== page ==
Trump’s Racist Silence

(Rex Features via AP)

Demonstrators rally in solidarity with Charlottesville in Denver, Colorado, on August 13, 2017.

In a quick-reaction mini-op-ed on The Washington Post’s website, conservative columnist Hugh Hewitt opined about the Charlottesville killing, “Anyone who incited the driver, indeed anyone whose actions obliged the state troopers to be airborne in defense of the public’s safety, should lawyer up.”

Well, President Trump is already lawyered up, but by Hewitt’s standard, there’s now one more reason why the president needs legal help. The very essence of Trump’s political strategy and his administration’s policy has been and remains white nationalism, which has intentionally both fed on and fostered the virulent and violent racism we saw in Charlottesville on Saturday.

Not since George Wallace’s presidential runs had there been a campaign so premised on the hates and fears of white racism as Trump’s. Though he began his bid with birtherism, and made an attack on “Mexicans” the inflammatory highpoint of his declaration of candidacy, it took many in the media some time to realize that his appeal to racism was the sine qua non of Trumpism.

Just as Wallace had deep ties to the Klan and the White Citizens Councils, as Dan Carter documented in The Politics of Rage, his seminal account of Wallace’s political career, so Trump has placed the white nationalist Steve Bannon, marketer of the virulent racist fantasies of Breitbart New Network, at the center of his political operation. In Trump’s failure to condemn white nationalist violence in the aftermath of the Charlottesville massacre, we see the hesitation of a pol who fears estranging his base, as well as of a racial fabulist who has spun too many racist myths not to believe at least some of them.

Nor is there any clear line that differentiates Trump’s failure to respond to Saturday’s killing from his other recent effusions—or his administration’s policies. This is a president who earlier this month told cops it was okay to injure arrestees, and whose attorney general wants to resurrect the mass incarceration of minorities and keep them from voting.

The broader culpability of which Hewitt wrote isn’t Trump’s alone, of course. Over the past half-century, the entire Republican Party has been moving toward a neo-Confederate politics, with each passing year seeing a growing opposition to worker rights and minority voting, the likes of which used to be confined to the Dixiecrat South. Similarly, the mission of right-wing media, from Fox News on down, has been to appeal to white viewers by telling them they’re the victims of nefarious racial minorities, surging Islamists, and anti-American liberals. Through the repetition of such Goebbels-esque fabrications, they’ve convinced a clear majority of the Republican base, as polling makes clear, that they must enroll in the fight to preserve and defend American whiteness, which they see as the essence of American identity.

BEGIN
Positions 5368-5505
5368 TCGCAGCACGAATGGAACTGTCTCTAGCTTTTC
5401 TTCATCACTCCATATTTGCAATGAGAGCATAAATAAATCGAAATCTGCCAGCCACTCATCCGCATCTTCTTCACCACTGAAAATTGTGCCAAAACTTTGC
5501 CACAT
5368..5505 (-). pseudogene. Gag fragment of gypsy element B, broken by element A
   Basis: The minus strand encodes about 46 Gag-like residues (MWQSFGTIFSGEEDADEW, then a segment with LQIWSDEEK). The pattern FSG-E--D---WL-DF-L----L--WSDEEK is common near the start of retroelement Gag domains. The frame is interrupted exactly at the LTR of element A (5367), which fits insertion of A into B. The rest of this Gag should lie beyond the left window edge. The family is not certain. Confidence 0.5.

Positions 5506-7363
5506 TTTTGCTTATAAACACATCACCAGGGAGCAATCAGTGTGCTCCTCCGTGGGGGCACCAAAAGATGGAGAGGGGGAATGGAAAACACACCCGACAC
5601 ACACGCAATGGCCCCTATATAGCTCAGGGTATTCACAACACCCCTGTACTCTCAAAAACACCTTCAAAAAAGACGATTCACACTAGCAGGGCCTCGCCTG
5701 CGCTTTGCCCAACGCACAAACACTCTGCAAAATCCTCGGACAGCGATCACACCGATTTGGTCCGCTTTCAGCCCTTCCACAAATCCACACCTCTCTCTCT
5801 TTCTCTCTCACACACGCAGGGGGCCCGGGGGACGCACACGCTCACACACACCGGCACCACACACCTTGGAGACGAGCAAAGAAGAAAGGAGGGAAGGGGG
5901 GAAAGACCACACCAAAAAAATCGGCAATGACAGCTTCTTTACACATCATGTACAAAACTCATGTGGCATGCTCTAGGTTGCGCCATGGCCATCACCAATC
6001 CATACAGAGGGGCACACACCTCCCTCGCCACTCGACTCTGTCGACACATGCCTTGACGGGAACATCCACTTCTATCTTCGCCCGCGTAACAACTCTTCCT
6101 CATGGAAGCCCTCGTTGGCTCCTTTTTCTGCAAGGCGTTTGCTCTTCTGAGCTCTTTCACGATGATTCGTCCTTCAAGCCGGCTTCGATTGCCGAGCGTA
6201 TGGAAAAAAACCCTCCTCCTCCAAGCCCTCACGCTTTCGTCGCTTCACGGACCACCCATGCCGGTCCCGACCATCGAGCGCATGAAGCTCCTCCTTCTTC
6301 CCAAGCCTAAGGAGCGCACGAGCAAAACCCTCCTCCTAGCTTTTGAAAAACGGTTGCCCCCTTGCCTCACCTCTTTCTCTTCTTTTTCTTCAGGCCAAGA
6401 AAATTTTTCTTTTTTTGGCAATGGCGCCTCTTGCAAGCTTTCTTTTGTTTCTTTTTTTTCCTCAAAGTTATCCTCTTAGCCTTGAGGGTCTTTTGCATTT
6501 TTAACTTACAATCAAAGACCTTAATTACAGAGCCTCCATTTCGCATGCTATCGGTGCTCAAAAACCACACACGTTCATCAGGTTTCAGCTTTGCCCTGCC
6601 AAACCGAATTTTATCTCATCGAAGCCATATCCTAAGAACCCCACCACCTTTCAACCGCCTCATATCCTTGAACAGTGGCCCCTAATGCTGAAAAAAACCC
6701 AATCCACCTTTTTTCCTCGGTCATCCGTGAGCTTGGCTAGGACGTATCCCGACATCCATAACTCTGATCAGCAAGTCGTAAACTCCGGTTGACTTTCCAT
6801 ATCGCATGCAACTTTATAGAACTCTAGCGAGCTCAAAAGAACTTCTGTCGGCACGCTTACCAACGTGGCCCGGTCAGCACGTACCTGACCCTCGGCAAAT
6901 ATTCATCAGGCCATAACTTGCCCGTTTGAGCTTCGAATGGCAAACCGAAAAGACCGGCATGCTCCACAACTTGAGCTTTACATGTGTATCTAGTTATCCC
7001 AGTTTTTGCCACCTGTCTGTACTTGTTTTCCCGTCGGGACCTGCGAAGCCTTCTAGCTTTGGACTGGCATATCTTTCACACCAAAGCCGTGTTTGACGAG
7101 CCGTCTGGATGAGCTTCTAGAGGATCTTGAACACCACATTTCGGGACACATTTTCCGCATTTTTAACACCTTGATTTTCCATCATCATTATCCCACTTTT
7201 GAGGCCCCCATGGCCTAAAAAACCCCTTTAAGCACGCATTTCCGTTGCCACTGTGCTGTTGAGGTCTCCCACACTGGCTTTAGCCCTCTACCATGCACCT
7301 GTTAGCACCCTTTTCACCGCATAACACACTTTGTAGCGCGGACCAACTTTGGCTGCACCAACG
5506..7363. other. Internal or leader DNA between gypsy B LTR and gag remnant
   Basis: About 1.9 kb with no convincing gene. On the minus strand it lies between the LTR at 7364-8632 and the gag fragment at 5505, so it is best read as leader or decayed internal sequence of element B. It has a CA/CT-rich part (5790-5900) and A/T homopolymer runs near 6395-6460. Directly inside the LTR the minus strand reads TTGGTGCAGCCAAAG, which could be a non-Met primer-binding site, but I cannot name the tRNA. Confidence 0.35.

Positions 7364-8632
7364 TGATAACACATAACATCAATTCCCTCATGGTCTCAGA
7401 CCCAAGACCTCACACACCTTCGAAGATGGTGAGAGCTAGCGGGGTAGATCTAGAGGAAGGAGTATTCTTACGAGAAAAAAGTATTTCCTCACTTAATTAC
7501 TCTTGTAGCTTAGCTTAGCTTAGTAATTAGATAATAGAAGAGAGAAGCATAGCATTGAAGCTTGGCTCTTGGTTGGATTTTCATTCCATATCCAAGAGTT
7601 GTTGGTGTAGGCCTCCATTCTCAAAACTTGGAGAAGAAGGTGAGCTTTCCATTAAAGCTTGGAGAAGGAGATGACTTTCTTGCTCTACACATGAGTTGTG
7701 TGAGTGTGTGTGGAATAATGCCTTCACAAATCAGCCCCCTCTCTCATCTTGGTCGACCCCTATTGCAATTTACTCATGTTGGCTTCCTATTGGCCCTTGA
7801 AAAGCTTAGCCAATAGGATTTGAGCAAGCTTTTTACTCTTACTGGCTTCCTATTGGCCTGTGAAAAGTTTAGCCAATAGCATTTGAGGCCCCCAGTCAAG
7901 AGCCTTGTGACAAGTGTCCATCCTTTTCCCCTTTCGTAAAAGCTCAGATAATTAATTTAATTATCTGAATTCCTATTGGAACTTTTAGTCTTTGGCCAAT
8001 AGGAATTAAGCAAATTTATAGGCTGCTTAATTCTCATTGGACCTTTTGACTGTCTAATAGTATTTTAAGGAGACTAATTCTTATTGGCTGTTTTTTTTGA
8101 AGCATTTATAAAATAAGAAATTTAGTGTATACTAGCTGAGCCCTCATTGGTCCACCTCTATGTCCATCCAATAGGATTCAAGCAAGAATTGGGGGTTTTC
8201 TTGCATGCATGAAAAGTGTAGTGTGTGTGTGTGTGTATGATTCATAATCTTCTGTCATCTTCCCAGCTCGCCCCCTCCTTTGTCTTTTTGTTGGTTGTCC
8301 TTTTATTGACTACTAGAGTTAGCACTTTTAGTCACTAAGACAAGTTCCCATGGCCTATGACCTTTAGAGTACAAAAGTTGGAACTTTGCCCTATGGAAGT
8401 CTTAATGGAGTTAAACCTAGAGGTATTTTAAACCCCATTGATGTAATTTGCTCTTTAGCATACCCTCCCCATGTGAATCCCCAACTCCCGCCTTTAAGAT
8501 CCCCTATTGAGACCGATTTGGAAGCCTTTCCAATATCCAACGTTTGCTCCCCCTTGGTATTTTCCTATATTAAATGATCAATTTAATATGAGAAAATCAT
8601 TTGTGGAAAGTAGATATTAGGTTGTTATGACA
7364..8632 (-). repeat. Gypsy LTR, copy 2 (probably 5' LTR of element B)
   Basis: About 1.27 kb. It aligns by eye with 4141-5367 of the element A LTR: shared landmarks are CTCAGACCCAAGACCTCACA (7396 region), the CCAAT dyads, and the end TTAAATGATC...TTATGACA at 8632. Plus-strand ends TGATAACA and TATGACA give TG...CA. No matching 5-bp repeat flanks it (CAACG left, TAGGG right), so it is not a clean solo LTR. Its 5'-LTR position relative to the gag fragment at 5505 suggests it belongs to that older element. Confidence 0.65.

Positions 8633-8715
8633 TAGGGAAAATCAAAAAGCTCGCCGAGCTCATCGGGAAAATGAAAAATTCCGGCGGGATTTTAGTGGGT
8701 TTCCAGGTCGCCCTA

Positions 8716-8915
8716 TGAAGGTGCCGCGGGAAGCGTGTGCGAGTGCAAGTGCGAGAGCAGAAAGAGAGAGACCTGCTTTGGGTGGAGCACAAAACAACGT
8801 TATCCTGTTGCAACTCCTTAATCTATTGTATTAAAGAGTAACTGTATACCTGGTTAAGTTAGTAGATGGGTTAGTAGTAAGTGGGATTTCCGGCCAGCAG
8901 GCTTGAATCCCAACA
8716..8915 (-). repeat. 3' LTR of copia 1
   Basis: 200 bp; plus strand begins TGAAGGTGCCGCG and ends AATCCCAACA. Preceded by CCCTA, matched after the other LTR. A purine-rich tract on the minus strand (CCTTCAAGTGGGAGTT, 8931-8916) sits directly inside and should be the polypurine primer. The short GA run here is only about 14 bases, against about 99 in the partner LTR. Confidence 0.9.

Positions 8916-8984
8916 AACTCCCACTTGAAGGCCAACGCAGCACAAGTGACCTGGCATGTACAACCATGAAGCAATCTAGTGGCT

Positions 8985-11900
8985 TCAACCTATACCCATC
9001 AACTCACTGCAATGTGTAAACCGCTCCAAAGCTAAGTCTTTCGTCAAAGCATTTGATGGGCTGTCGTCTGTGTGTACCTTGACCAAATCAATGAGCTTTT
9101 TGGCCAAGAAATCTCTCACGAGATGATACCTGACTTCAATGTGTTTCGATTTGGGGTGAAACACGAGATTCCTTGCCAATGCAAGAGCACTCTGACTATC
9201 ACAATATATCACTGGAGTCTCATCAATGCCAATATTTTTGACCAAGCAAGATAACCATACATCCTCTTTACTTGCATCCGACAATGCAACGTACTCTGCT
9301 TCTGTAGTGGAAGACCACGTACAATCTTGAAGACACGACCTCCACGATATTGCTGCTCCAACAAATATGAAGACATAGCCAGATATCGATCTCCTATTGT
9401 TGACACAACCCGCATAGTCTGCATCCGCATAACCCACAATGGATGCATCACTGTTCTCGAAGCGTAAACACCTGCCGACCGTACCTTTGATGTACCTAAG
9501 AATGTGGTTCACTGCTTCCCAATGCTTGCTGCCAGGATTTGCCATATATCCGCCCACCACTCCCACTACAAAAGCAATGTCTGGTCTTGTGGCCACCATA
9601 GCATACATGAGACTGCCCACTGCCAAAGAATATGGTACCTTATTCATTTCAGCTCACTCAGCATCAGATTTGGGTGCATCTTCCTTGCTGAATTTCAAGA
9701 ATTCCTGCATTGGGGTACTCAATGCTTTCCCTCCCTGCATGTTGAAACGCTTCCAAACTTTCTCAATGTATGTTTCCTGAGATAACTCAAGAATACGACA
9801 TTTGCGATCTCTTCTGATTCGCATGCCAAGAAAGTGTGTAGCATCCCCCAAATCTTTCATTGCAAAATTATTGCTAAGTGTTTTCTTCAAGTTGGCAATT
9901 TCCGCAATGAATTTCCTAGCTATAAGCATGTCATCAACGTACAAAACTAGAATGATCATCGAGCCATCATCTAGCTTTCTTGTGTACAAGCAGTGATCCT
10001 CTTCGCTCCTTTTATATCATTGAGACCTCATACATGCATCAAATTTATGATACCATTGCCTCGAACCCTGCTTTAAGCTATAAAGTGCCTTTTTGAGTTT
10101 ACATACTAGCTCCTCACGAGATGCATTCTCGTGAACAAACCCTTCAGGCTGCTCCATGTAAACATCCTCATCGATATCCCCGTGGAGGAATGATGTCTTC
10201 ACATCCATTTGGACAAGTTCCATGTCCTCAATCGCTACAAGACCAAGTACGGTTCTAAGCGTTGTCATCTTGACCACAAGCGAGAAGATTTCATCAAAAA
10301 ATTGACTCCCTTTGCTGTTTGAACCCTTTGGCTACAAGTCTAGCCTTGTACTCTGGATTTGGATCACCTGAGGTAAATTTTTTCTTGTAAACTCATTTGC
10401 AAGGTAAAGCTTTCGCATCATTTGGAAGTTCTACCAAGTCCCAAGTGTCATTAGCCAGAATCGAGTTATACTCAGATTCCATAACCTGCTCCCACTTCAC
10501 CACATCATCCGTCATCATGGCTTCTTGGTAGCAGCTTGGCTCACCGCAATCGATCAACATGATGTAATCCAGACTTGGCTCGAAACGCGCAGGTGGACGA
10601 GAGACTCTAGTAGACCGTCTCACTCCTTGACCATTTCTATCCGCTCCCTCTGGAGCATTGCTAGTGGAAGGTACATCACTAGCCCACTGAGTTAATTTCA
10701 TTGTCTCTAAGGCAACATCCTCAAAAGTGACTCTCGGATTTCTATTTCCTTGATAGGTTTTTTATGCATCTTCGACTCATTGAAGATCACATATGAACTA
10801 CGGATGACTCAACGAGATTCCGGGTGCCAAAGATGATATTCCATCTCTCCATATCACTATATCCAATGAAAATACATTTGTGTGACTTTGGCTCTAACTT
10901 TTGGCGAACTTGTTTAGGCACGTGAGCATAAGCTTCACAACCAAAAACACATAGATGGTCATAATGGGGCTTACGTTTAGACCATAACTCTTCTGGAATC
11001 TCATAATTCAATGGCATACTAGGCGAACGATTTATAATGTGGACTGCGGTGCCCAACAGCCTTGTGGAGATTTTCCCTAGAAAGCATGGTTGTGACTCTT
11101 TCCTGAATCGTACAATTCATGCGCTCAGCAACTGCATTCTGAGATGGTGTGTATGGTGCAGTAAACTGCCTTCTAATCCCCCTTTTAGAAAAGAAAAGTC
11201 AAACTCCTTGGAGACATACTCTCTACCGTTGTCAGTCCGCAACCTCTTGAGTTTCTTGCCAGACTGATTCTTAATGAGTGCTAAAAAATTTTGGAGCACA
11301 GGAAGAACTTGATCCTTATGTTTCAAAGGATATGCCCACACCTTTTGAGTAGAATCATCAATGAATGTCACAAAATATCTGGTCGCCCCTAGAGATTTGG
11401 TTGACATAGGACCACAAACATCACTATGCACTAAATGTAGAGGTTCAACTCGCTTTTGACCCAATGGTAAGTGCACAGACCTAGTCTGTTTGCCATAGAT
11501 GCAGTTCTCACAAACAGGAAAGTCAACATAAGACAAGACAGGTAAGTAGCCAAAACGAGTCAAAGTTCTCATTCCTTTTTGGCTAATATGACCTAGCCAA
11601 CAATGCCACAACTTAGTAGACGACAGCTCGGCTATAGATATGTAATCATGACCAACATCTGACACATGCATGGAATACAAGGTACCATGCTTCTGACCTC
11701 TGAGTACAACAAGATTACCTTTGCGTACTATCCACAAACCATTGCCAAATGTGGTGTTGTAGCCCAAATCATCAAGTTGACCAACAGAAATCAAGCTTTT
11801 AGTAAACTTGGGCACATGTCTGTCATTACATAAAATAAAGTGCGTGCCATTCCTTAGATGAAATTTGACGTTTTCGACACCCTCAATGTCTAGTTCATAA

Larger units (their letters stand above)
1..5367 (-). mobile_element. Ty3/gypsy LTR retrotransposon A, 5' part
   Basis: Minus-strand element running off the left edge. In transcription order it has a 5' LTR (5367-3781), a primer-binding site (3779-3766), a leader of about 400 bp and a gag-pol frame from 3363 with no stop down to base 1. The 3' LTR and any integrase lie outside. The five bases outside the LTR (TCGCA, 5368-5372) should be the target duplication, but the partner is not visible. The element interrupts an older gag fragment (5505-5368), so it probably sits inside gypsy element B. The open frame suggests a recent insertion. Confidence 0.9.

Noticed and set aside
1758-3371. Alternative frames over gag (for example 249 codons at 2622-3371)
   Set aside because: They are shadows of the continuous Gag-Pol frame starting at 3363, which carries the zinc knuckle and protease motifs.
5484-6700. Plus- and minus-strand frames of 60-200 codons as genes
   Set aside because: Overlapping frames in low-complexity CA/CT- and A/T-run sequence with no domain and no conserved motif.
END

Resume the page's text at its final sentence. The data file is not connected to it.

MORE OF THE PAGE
For most, of course, that fight takes the form of simply supporting such Republican policies as restricting the franchise. For some, it takes the form of neo-Confederate, neo-Nazi yahooism, which can culminate—which has culminated, which invariably culminates—in murder.

Racism (or more broadly, hatred of the “other”) is an ever-present factor in human relations, but it grows deeper and wider in times of demographic and economic upheaval. Hitler came to power at the bottom of the Depression; the Klan first emerged during Reconstruction, when Southern blacks were (all too briefly) enfranchised, and came back in the 1910s and 1920s, after a huge surge of Catholic immigrants put the nation’s Protestant status in some jeopardy. It has now re-emerged in a time when America has become more multiracial than ever before, in response to the presidency of Barack Obama, and in an economic epoch when workers’ living standards have stagnated or declined. If we’re serious about deterring future Charlottesvilles, we need not only better police work but an end to the grotesque economic inequities that leave Americans at multiple points on the political spectrum feeling overwhelmed and embattled, and a renewed commitment to helping workers gain or regain a sense of agency and power over their lives.

Over time, that might well diminish the appeal that racism like Trump’s has had to millions of Americans. As for Trump himself, his failure to condemn white nationalism makes clear his belief that he undercuts the very raison d’être of his presidency if he goes after white supremacists, that his coalition is no greater than the scum of its parts.

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